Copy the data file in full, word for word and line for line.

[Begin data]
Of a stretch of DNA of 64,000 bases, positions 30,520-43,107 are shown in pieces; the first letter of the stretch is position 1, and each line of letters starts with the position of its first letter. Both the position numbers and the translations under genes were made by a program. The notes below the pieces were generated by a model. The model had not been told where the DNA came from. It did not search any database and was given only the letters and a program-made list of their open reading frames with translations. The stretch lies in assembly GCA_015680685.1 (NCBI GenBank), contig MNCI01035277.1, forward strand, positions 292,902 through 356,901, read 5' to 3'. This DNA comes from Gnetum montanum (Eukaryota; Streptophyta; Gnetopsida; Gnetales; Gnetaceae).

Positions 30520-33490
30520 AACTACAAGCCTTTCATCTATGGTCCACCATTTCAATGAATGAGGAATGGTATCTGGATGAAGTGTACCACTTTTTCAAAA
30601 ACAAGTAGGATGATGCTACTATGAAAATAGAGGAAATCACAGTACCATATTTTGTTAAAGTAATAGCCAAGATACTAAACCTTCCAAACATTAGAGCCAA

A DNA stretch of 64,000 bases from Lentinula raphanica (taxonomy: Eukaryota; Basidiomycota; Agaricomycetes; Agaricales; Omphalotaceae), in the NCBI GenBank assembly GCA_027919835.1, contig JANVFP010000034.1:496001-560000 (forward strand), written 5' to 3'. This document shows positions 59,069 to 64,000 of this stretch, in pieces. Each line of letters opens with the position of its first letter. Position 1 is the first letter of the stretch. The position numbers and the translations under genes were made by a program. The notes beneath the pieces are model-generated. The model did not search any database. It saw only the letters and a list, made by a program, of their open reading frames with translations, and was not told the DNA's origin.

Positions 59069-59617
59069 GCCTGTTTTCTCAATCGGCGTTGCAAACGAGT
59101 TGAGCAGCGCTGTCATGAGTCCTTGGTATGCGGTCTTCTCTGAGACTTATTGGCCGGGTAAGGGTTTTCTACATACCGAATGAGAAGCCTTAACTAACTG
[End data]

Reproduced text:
Of a stretch of DNA of 64,000 bases, positions 30,520-43,107 are shown in pieces; the first letter of the stretch is position 1, and each line of letters starts with the position of its first letter. Both the position numbers and the translations under genes were made by a program. The notes below the pieces were generated by a model. The model had not been told where the DNA came from. It did not search any database and was given only the letters and a program-made list of their open reading frames with translations. The stretch lies in assembly GCA_015680685.1 (NCBI GenBank), contig MNCI01035277.1, forward strand, positions 292,902 through 356,901, read 5' to 3'. This DNA comes from Gnetum montanum (Eukaryota; Streptophyta; Gnetopsida; Gnetales; Gnetaceae).

Positions 30520-33490
30520 AACTACAAGCCTTTCATCTATGGTCCACCATTTCAATGAATGAGGAATGGTATCTGGATGAAGTGTACCACTTTTTCAAAA
30601 ACAAGTAGGATGATGCTACTATGAAAATAGAGGAAATCACAGTACCATATTTTGTTAAAGTAATAGCCAAGATACTAAACCTTCCAAACATTAGAGCCAA

A DNA stretch of 64,000 bases from Lentinula raphanica (taxonomy: Eukaryota; Basidiomycota; Agaricomycetes; Agaricales; Omphalotaceae), in the NCBI GenBank assembly GCA_027919835.1, contig JANVFP010000034.1:496001-560000 (forward strand), written 5' to 3'. This document shows positions 59,069 to 64,000 of this stretch, in pieces. Each line of letters opens with the position of its first letter. Position 1 is the first letter of the stretch. The position numbers and the translations under genes were made by a program. The notes beneath the pieces are model-generated. The model did not search any database. It saw only the letters and a list, made by a program, of their open reading frames with translations, and was not told the DNA's origin.

Positions 59069-59617
59069 GCCTGTTTTCTCAATCGGCGTTGCAAACGAGT
59101 TGAGCAGCGCTGTCATGAGTCCTTGGTATGCGGTCTTCTCTGAGACTTATTGGCCGGGTAAGGGTTTTCTACATACCGAATGAGAAGCCTTAACTAACTG